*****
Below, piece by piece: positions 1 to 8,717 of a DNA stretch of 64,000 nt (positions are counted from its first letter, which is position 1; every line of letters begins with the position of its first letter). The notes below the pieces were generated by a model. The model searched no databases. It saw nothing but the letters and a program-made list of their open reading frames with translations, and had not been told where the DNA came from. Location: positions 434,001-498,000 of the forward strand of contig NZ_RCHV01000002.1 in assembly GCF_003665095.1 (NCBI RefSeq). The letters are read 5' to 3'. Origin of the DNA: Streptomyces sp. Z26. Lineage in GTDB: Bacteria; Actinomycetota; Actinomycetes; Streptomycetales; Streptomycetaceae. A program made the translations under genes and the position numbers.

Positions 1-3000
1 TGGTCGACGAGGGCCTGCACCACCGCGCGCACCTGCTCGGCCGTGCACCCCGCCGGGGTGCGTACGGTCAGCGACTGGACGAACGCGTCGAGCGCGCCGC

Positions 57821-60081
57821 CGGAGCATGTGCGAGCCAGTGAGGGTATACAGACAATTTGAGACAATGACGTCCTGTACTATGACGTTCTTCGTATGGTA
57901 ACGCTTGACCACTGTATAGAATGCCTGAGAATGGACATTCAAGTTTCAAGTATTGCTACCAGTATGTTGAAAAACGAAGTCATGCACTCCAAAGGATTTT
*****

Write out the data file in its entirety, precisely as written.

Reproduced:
Below, piece by piece: positions 1 to 8,717 of a DNA stretch of 64,000 nt (positions are counted from its first letter, which is position 1; every line of letters begins with the position of its first letter). The notes below the pieces were generated by a model. The model searched no databases. It saw nothing but the letters and a program-made list of their open reading frames with translations, and had not been told where the DNA came from. Location: positions 434,001-498,000 of the forward strand of contig NZ_RCHV01000002.1 in assembly GCF_003665095.1 (NCBI RefSeq). The letters are read 5' to 3'. Origin of the DNA: Streptomyces sp. Z26. Lineage in GTDB: Bacteria; Actinomycetota; Actinomycetes; Streptomycetales; Streptomycetaceae. A program made the translations under genes and the position numbers.

Positions 1-3000
1 TGGTCGACGAGGGCCTGCACCACCGCGCGCACCTGCTCGGCCGTGCACCCCGCCGGGGTGCGTACGGTCAGCGACTGGACGAACGCGTCGAGCGCGCCGC

Positions 57821-60081
57821 CGGAGCATGTGCGAGCCAGTGAGGGTATACAGACAATTTGAGACAATGACGTCCTGTACTATGACGTTCTTCGTATGGTA
57901 ACGCTTGACCACTGTATAGAATGCCTGAGAATGGACATTCAAGTTTCAAGTATTGCTACCAGTATGTTGAAAAACGAAGTCATGCACTCCAAAGGATTTT